You May Have To Claim Social Security Earlier Than Expected: Learn Why

One of the most critical retirement decisions you'll make is when to start receiving Social Security payments, which will affect your monthly income.

But there is a chance you won't be able to choose your own retirement age. Many workers could be forced to take Social Security benefits early, even if they don't want to.

58% of U.S. workers plan to work full- or part-time after retirement, according to a 2022 Transamerica Center for Retirement Studies analysis.

75% of those planning to work require money. Nearly half wanted the extra money, and 28% had to work since they didn't have enough saved to retire.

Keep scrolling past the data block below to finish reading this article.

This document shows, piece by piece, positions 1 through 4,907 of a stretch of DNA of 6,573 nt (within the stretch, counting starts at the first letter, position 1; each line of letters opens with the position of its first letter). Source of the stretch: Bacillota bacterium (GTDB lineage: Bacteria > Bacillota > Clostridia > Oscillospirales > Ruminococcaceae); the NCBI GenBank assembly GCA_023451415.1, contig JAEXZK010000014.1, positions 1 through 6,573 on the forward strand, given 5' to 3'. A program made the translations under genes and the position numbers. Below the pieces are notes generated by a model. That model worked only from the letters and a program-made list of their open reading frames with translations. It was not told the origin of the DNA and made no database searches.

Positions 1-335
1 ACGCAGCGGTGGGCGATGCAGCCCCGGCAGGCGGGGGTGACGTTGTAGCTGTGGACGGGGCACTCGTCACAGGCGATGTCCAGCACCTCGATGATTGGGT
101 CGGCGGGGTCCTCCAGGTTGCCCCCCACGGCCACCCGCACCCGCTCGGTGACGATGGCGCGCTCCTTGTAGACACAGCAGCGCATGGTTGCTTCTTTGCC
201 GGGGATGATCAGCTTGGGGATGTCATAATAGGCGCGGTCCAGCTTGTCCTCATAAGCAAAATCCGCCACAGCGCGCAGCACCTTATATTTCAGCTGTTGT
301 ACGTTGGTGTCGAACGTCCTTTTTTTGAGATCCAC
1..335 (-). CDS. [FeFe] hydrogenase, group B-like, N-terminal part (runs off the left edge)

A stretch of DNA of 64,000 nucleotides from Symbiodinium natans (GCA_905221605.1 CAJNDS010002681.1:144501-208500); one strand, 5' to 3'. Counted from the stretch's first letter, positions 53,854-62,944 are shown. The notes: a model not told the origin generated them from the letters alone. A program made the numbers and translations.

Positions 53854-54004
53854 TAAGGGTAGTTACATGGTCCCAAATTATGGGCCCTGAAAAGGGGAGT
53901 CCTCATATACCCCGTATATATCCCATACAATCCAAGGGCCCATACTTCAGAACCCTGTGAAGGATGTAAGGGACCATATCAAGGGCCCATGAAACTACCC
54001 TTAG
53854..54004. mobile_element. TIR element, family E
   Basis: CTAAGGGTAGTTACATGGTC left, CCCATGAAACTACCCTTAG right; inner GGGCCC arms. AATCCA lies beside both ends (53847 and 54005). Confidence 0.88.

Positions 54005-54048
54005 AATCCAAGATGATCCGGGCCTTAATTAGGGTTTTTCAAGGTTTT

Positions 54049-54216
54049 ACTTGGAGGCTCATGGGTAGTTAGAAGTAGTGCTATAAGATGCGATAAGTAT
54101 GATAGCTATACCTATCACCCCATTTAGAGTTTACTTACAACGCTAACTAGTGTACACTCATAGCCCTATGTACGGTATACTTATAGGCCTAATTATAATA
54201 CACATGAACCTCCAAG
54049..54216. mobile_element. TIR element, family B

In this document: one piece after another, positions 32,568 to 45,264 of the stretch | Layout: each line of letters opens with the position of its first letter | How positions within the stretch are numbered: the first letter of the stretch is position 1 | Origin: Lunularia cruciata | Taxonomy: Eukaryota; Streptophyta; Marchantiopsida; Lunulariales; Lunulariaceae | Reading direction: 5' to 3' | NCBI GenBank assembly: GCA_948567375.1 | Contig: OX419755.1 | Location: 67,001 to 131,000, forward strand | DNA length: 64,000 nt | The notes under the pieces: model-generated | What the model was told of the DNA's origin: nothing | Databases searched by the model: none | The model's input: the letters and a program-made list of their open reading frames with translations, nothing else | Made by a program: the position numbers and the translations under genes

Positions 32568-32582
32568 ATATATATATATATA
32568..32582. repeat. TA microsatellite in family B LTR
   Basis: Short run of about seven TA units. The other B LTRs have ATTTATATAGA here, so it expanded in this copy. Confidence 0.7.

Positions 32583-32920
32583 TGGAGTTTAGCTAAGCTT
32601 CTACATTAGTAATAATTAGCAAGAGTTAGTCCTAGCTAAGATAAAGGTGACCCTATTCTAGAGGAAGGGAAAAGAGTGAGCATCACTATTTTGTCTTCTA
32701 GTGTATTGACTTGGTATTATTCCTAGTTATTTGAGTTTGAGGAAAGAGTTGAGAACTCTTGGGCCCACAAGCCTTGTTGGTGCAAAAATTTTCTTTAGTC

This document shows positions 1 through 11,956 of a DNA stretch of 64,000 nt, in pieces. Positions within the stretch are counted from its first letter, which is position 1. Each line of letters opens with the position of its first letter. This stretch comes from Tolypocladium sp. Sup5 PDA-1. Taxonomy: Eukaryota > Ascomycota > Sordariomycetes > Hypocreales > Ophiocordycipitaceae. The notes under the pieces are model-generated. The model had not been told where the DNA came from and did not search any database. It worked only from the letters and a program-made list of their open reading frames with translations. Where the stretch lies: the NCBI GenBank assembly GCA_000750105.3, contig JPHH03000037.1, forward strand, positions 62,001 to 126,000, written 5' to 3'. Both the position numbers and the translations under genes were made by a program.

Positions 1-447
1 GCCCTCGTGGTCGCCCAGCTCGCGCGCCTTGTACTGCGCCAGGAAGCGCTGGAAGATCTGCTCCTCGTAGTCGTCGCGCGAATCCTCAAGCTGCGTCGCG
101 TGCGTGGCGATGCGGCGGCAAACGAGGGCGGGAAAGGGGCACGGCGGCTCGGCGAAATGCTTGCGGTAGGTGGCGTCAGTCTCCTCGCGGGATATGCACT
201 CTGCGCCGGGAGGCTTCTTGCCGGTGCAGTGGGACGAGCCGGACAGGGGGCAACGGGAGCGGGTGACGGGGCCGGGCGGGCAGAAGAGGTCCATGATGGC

There's nothing wrong with working after you retire, and if your savings are running low, it might be a good idea.

51% of early retirees don't have a plan, according to Transamerica. If health difficulties or job loss force early retirement, you may need Social Security.

To make ends meet if you retire early, you may need to start receiving Social Security. If you file at 62, your benefits will be reduced by 30% for life.

Early retirees may suffer two blows. Early Social Security filing could cost you hundreds of dollars per month and cost you a job.

If you and your spouse are eligible for Social Security, one of you can start receiving benefits early while the other waits. 

That can provide you extra income now, and you can still take advantage of the bigger checks if you wait.